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Vampire 5e - Kenneth Hite revealed as the lead developer

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  • #76
    Originally posted by nunboi View Post

    Now you're speaking my language (sorry to be a couple days late to reply to your comment), I can only speak to this from a US perspective, but was your friend born between 1960 and 1980? In the US that's Generation X, and it's pretty much the height and end of the sort of subcultures, particularly based on around, that influenced VtM. The following generation places much less emphasis on subculture, treating it as a more fluid identified than a tribal one - you don't just go to the goth clubs, you go to goth club on Friday and the metal show on Sunday. Ease of communication and socialization has minimized those constructs in favor of other affiliations. As an old ass Millennial that came up in a subculture, it's fascinating to watch unfold.
    Thanks for adding you thoughts, don't worry about the timing! Honestly, the whole subcultures thing is among my favorite topics, so...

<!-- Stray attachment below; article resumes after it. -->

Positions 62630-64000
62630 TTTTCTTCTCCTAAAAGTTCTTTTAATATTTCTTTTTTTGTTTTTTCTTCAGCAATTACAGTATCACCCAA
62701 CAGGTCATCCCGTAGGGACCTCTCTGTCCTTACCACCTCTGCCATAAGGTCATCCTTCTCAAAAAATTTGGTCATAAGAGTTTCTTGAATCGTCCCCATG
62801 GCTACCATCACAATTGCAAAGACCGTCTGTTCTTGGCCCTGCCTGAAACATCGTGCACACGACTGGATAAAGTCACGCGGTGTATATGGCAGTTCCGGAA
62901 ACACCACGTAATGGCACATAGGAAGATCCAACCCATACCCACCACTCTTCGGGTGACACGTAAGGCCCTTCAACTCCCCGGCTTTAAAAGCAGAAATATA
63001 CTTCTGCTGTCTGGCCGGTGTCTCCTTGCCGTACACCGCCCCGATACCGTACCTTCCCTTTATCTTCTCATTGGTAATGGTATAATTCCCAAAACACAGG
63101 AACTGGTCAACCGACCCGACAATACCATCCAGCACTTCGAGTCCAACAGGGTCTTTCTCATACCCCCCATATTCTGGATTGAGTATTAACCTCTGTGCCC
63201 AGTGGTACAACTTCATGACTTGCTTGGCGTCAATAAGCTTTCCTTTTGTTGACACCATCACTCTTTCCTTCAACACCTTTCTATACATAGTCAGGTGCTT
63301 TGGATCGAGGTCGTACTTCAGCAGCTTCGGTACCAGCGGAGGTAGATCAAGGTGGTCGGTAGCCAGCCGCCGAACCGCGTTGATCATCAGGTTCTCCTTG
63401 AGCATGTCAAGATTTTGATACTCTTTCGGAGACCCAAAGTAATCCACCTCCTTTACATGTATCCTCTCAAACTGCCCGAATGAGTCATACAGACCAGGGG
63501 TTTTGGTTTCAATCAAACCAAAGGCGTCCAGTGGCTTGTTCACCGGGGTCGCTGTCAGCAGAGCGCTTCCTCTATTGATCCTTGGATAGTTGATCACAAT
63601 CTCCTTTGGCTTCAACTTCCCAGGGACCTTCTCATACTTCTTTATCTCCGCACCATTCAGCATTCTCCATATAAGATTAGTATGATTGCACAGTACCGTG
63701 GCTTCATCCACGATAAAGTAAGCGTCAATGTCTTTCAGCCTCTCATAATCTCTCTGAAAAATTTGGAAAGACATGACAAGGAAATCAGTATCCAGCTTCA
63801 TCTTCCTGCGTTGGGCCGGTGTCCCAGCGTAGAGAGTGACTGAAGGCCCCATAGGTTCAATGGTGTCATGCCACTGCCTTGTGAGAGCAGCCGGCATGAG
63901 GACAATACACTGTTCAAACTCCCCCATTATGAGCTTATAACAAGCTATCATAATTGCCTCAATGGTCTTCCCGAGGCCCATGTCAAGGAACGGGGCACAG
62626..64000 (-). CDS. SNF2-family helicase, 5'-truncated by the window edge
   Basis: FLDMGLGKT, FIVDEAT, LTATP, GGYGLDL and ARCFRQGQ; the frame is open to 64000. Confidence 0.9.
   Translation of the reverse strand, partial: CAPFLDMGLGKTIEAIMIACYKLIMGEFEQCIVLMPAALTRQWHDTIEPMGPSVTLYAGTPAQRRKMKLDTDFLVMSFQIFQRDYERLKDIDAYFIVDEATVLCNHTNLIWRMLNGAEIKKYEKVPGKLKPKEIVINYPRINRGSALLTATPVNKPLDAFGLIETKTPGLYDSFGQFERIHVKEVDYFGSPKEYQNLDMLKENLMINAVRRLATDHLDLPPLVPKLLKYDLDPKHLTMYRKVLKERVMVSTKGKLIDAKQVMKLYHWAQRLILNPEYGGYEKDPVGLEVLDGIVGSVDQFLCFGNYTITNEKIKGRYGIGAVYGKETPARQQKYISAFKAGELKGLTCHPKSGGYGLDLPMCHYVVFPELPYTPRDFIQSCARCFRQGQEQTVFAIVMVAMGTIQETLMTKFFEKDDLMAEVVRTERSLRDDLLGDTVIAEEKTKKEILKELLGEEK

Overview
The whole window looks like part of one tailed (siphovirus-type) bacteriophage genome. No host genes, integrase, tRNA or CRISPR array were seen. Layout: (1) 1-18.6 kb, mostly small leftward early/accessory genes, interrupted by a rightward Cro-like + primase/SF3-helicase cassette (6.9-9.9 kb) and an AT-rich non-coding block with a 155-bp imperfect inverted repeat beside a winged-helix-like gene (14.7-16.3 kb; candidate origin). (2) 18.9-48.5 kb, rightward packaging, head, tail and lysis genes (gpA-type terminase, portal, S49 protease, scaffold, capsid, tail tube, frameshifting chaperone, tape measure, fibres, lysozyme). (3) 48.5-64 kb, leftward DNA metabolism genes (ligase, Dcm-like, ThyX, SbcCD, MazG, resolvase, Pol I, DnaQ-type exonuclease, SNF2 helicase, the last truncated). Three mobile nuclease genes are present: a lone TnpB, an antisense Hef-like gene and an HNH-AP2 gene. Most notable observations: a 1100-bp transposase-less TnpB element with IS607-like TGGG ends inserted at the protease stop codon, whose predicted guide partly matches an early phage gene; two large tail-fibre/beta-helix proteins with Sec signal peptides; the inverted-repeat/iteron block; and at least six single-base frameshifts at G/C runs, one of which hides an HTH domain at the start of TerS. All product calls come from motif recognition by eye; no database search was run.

No, she was born a bit later, we're all from the end of the '80s, although Eastern Europe had something of a cultural lag, so there's that. Regardless, she isn't even a goth, or really a metalhead, she is into '70s music the most, especially Beatles.

    Otherwise, I agree about the reasons of why the boundaries of subcultures softened up. It's not necessarily a bad thing and those things, like ease of communication could help the subcultures too, but something was surely lost with it. I'm just happy that goth seems to be okay. Not necessarily because I'm that goth (I'm a geek goth at best), but I like the aesthetics and all the stuff and I'm happy that some subcultures are doing well still.

    However, the exact thing we talked about with the aforementioned friends in that case wasn't just subcultures, but cities, for example and gentryfication in conjunction. That is what she meant by "everything is losing it's edge" that everything is on the process to becoming an unified, smooth, pastel-colored thing all over the world. Generally I'm somewhat pro-globalization and free exchange of things, etc. but that, the losing of the local "edge" is somewhat I really-really don't like about it and it resembles subcultures in the sense of losing diversity.

    I hope it made sense.


    If nothing worked, then let's think!

    Comment


    • #77
      Well, you are describing memetic erosion, where new memes replace old memes because the new memes are more popular (not necessarily better but, because they are more globally popular, they overwhelm local memes).

      Comment


      • #78
        Originally posted by Aya Tari View Post